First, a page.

The Great Infidel Takes Charge
Arriving in Philadelphia, Ethan discovered he had no time to lose. The New Hampshire delegation had already laid a remonstrance, done in pretty stiff language, before Congress, and were lobbying among members for support of their contention that the pretended state of Vermont had no business in the sovereign state of New Hampshire. The remonstrance was to come up for consideration the next day.
The Vermonter sought out the New Hampshire delegates. He asked them to withdraw their protest until the Vermont Assembly had met, a fortnight hence, when he was positive Vermont would rescind its previous action in admitting the Sixteen Towns, now become a major cause celèbre and spelled with capital letters.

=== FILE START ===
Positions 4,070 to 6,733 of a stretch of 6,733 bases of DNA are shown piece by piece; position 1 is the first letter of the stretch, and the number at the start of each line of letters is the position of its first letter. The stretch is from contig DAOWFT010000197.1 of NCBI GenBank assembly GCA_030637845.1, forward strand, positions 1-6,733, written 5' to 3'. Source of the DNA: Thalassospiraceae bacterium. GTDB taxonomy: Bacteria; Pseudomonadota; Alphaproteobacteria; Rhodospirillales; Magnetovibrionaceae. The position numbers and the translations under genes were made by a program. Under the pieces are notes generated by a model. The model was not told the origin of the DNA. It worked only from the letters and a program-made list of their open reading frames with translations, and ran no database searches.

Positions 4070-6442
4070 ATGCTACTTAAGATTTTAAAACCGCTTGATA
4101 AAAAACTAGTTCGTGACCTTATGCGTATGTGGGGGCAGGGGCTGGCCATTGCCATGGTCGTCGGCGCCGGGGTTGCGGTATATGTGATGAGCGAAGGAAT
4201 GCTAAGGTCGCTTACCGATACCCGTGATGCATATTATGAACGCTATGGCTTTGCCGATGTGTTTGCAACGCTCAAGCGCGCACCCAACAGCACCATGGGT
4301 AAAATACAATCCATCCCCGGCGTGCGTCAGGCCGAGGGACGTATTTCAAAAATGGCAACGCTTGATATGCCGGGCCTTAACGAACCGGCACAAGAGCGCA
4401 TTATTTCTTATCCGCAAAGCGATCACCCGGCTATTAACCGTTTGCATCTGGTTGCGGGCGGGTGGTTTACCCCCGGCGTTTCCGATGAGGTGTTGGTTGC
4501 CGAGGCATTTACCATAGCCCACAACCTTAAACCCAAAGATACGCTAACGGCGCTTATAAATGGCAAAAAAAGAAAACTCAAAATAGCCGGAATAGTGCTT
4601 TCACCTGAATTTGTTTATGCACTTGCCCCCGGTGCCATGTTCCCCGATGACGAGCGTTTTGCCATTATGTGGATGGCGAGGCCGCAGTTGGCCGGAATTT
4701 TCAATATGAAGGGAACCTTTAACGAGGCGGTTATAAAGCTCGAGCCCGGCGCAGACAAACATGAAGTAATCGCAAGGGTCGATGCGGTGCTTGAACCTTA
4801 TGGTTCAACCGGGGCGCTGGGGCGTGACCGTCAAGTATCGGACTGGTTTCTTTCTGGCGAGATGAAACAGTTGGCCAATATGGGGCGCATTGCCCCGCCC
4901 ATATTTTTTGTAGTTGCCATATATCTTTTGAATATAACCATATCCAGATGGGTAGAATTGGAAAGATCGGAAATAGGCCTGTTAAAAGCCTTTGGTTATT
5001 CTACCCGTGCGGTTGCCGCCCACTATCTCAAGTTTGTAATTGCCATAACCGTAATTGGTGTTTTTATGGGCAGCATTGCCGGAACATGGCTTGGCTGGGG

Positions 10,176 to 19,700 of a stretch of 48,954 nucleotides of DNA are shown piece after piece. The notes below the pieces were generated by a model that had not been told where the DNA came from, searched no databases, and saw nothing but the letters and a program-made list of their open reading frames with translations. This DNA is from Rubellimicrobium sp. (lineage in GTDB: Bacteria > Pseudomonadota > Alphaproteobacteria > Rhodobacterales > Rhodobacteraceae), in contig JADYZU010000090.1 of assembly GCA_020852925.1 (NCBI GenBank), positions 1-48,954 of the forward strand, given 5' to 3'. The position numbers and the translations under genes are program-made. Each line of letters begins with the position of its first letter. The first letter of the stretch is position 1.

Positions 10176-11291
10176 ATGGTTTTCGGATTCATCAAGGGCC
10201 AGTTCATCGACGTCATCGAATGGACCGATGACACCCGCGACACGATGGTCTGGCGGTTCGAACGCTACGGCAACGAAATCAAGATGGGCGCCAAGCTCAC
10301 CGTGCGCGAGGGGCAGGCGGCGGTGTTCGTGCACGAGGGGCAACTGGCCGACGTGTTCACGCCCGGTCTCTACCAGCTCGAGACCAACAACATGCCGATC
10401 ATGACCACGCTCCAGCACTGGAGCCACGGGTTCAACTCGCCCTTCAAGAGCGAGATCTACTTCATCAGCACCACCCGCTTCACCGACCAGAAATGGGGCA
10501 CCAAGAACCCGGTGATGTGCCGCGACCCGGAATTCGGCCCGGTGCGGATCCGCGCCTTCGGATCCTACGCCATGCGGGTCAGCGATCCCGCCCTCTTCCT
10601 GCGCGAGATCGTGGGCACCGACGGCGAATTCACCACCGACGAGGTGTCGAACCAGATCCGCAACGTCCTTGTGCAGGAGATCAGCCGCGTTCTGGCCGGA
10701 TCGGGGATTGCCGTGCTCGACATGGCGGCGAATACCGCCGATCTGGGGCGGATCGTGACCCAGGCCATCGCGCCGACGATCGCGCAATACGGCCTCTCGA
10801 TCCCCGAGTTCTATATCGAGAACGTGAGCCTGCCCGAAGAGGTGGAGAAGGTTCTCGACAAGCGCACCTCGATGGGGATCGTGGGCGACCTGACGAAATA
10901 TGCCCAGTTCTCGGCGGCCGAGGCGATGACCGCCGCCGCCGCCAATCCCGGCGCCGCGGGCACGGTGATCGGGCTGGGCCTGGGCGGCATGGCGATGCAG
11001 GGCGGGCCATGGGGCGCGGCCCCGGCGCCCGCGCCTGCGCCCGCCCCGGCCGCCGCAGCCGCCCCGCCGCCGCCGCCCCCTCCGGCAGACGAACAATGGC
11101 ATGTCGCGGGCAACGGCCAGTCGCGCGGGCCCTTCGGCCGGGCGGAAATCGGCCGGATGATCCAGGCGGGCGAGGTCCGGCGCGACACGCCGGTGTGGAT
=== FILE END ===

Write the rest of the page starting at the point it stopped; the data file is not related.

The New Hampshire men must have had great faith in a man who had no official vote in Vermont's councils, and who, as would presently be clear, wasn't likely to. They complied with Ethan's request, asking that the Sixteen Towns matter be deferred.
Lobbyist Allen now proceeded to work on Congress with a finesse that showed how well he understood the niceties of